Although most of us would like to be eating healthier, we have a laundry list of reasons (or, let’s be honest, excuses) of why we ‘can’t.’ At the very top of that list (right between ‘Im too busy!’ and ‘I don’t like vegetables) is usually ‘it’s too expensive!’
And yes, preparing wholesome meals can be pricey compared to grabbing a cheeseburger at Maccas, especially if you’re sourcing your ingredients from health stores or grocers. But, truth is, eating well doesn’t have to cost the earth. In fact, if you go about it the right way, it costs exponentially less than buying every meal out.
But don’t just take our word for it! In order to prove that eating healthy doesn’t have to break the bank, we asked accredited Dietitian and founder of the FODMAP challenge, Chloe McLeod, to share her top tips and shopping list for preparing a week’s worth of meals for less than $40.
“Prices often go up and down according to seasonal and environmental factors. When you go to buy your produce, choose what is on special or in season. These foods are usually cheaper, and fresher, too!”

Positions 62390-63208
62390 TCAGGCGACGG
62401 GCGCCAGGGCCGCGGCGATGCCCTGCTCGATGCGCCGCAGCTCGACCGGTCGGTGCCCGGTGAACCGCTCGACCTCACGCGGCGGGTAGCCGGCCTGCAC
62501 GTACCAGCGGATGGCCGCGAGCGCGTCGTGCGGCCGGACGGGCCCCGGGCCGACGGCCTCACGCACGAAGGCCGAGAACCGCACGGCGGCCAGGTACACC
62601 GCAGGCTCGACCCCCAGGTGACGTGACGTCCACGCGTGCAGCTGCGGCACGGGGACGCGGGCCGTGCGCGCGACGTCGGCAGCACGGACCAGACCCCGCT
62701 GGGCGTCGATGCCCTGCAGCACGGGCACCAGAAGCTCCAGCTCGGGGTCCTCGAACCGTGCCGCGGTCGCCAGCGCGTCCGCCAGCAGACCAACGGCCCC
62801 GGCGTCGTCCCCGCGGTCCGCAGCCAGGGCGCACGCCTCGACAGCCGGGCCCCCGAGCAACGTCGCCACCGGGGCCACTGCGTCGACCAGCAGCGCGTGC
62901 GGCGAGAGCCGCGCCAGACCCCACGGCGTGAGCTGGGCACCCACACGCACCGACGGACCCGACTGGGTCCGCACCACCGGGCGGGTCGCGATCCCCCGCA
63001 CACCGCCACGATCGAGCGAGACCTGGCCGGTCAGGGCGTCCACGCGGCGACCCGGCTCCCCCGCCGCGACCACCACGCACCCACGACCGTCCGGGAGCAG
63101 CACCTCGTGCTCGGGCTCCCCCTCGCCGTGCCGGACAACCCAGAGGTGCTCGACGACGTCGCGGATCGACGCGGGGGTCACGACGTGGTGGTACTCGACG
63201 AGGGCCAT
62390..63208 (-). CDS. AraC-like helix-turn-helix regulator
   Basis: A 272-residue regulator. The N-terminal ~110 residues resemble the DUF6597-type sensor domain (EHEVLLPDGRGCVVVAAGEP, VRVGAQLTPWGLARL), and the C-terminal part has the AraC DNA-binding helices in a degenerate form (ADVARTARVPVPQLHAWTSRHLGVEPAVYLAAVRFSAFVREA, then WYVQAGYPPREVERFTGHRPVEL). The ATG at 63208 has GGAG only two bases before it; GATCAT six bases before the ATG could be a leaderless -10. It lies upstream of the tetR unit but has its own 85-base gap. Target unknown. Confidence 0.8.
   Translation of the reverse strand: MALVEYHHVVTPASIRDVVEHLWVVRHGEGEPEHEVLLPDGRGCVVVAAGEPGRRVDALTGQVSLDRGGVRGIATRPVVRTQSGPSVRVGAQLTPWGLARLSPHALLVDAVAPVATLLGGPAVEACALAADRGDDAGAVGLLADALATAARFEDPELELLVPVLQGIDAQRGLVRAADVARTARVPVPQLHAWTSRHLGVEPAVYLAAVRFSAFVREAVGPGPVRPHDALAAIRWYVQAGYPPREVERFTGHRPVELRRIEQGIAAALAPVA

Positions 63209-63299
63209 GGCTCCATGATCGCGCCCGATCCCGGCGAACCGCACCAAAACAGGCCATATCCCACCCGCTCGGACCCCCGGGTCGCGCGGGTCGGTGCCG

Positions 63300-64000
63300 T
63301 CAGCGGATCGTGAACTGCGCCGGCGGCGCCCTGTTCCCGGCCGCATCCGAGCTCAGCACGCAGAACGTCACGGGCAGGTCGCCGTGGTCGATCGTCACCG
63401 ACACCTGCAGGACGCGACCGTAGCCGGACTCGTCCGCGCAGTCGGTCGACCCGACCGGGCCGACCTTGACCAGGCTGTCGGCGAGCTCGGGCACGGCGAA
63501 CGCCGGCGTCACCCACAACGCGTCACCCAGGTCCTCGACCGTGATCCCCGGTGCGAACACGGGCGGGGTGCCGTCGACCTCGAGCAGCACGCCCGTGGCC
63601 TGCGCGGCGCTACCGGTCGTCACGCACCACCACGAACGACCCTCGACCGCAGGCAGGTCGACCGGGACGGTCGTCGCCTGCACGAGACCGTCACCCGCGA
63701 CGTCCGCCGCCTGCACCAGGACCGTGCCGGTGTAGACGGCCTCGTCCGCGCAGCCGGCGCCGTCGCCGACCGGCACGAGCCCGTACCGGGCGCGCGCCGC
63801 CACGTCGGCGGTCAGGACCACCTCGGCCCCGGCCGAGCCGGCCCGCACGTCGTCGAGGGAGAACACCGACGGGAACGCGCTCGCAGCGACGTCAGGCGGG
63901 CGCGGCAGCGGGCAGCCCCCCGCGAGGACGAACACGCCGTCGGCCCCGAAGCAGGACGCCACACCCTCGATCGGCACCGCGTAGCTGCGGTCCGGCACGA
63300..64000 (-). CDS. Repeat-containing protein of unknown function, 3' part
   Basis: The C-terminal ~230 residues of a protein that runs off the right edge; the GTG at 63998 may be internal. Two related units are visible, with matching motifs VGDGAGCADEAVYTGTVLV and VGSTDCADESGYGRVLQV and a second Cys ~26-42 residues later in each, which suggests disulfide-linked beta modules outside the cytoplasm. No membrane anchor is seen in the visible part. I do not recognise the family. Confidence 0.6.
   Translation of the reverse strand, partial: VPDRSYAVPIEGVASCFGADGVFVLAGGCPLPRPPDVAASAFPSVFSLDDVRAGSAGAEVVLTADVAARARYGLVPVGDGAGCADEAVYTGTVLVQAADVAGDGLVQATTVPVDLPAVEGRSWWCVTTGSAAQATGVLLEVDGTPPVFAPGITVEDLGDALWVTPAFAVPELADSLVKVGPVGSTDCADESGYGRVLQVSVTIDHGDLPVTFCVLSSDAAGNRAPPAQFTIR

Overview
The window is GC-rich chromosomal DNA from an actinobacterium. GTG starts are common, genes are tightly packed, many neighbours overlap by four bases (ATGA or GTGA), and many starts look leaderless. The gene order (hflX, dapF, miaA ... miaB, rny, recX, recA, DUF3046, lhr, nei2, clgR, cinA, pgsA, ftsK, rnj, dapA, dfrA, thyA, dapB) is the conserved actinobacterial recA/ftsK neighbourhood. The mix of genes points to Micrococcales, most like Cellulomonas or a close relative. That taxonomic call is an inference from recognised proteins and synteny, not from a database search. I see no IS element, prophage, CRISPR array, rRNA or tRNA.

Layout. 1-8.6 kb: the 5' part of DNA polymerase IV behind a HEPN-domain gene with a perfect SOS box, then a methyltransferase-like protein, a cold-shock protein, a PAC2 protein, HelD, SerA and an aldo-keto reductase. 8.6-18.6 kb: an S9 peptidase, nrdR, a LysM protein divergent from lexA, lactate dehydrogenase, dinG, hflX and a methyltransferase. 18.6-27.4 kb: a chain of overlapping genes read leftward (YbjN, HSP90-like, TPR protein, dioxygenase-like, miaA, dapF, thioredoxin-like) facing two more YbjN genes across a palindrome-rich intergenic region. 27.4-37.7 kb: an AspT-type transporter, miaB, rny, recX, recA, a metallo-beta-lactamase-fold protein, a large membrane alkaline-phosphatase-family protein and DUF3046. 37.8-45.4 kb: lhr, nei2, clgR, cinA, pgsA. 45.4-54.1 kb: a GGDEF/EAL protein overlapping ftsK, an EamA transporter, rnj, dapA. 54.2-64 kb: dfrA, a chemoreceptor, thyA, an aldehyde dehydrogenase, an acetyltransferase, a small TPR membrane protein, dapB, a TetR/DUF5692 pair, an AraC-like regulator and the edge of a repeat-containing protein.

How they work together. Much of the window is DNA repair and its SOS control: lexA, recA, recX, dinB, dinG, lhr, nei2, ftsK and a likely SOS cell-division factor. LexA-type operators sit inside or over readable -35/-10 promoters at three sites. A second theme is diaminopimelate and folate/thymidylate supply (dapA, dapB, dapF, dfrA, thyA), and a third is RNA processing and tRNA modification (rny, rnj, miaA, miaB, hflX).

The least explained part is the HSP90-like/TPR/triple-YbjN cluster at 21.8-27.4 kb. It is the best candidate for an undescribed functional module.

“Be it legumes such as chickpeas, lentils, black beans, free range eggs, tofu, unsweetened yoghurt or milk, cutting back on meat is so friendly on the wallet, as well as being great for the planet.”
“Cooking in bulk and freezing extra portions often costs less per meal and is a great time saver. Soups, casseroles and pasta sauces all freeze really well and you can whip them up in large portions in a slow cooker.”
Buy generic and in bulk
“Generic brands are often identical to the more expensive ‘name brands’, at a fraction of the cost. Foods that are often cheaper to buy in larger quantities include breakfast cereals, barley, quinoa, rice and pasta.”
“These won’t go off if you don’t make it home for dinner, thus can be used whenever you need them. This isn’t limited to baked beans or chickpeas, it also includes canned fish. Fish is often thought of as pricey, however canned options like tuna and salmon can come as cheap as 90 cents per tin. Just make sure that you choose those that are in spring water or olive oil and in cans that are free from BPAs.”
“Checking the websites of your grocery stores to see what’s on special and making a list of what you need before you go will help you plan your meals and avoid throwing extra items in the trolley whilst you’re there. Also, avoid doing your food shopping when you’re hungry: this is a great way to come home with extra blocks of chocolate and ice cream. And lastly, consider the packaging, and if it is influencing the price.”
The ‘under $40’ weekly shopping list:
Roast chicken – $7.90 (learn to get a week’s worth of meals out of a roast chicken here)